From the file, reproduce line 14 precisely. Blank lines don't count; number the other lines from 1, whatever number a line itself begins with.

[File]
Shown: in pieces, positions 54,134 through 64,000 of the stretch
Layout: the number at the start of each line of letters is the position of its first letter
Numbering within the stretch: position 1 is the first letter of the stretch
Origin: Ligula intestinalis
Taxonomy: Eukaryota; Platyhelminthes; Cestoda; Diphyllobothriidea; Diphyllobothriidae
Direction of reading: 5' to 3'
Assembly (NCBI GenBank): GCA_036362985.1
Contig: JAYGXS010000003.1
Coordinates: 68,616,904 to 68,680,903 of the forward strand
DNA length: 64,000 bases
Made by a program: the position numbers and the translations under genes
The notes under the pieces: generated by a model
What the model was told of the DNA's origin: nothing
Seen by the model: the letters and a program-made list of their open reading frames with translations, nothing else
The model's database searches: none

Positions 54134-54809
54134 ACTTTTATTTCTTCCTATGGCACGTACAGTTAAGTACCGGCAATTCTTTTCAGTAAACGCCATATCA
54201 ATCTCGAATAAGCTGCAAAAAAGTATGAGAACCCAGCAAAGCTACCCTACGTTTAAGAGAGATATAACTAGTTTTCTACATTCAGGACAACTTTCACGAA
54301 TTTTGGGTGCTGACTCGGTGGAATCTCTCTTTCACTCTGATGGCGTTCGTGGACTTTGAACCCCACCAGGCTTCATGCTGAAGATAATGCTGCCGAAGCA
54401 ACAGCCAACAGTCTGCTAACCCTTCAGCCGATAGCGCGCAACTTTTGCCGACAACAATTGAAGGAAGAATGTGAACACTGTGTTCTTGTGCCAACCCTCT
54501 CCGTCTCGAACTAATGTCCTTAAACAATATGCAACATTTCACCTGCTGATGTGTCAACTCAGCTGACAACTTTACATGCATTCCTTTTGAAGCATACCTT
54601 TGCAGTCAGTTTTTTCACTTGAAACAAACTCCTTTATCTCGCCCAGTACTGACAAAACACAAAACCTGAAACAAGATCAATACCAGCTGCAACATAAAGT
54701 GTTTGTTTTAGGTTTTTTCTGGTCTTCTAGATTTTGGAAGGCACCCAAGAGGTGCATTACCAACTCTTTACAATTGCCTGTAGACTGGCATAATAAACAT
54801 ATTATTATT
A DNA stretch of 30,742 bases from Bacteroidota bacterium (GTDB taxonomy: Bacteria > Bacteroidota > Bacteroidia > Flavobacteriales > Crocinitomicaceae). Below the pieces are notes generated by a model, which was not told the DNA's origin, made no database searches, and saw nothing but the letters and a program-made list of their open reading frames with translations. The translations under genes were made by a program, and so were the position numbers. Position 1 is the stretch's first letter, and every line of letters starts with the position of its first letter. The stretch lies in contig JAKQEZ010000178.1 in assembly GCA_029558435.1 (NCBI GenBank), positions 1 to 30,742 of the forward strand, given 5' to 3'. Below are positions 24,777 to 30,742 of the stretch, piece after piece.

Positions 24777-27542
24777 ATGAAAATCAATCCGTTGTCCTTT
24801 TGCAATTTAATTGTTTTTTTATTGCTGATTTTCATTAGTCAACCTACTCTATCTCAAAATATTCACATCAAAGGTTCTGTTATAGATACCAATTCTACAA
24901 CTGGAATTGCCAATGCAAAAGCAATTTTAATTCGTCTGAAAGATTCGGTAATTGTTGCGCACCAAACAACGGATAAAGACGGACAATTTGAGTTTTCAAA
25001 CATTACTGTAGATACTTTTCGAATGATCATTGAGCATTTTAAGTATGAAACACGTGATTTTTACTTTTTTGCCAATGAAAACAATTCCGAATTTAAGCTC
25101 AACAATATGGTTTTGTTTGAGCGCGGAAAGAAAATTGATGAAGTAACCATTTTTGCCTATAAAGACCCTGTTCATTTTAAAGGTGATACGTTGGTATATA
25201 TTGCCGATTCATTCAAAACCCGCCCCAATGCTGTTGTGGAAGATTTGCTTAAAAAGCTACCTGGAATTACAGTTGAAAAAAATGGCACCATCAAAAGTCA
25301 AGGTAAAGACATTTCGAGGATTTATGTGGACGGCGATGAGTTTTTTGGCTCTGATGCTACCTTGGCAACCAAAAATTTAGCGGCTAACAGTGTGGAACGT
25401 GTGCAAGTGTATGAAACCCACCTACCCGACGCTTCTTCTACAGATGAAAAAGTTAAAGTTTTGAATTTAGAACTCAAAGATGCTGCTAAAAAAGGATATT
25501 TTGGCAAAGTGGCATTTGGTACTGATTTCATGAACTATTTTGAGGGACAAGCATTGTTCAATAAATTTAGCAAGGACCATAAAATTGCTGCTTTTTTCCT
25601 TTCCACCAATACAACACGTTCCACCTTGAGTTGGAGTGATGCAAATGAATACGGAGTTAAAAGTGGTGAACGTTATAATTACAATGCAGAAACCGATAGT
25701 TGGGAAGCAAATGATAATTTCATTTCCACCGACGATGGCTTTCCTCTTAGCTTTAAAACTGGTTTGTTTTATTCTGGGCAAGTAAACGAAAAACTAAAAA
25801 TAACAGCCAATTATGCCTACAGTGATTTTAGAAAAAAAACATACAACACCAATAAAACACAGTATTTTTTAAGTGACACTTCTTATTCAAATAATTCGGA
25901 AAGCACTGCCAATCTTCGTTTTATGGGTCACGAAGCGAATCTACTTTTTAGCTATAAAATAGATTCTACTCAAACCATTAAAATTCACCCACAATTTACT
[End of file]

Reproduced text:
Seen by the model: the letters and a program-made list of their open reading frames with translations, nothing else